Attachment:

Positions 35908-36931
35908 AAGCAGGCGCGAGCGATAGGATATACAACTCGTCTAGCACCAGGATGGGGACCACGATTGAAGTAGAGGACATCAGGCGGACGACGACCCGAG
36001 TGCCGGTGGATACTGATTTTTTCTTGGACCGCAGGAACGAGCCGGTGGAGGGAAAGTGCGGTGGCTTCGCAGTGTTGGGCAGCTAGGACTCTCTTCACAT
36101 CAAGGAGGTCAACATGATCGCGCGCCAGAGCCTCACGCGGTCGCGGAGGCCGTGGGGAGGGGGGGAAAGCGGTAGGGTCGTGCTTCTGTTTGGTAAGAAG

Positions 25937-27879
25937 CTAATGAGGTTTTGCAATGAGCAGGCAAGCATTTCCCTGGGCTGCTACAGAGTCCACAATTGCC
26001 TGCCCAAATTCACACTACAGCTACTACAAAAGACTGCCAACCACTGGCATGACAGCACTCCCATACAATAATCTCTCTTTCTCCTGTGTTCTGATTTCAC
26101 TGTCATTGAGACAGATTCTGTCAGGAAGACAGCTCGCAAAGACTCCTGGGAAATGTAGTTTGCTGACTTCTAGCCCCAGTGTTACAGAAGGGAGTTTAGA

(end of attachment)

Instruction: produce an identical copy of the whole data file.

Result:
Positions 35908-36931
35908 AAGCAGGCGCGAGCGATAGGATATACAACTCGTCTAGCACCAGGATGGGGACCACGATTGAAGTAGAGGACATCAGGCGGACGACGACCCGAG
36001 TGCCGGTGGATACTGATTTTTTCTTGGACCGCAGGAACGAGCCGGTGGAGGGAAAGTGCGGTGGCTTCGCAGTGTTGGGCAGCTAGGACTCTCTTCACAT
36101 CAAGGAGGTCAACATGATCGCGCGCCAGAGCCTCACGCGGTCGCGGAGGCCGTGGGGAGGGGGGGAAAGCGGTAGGGTCGTGCTTCTGTTTGGTAAGAAG

Positions 25937-27879
25937 CTAATGAGGTTTTGCAATGAGCAGGCAAGCATTTCCCTGGGCTGCTACAGAGTCCACAATTGCC
26001 TGCCCAAATTCACACTACAGCTACTACAAAAGACTGCCAACCACTGGCATGACAGCACTCCCATACAATAATCTCTCTTTCTCCTGTGTTCTGATTTCAC
26101 TGTCATTGAGACAGATTCTGTCAGGAAGACAGCTCGCAAAGACTCCTGGGAAATGTAGTTTGCTGACTTCTAGCCCCAGTGTTACAGAAGGGAGTTTAGA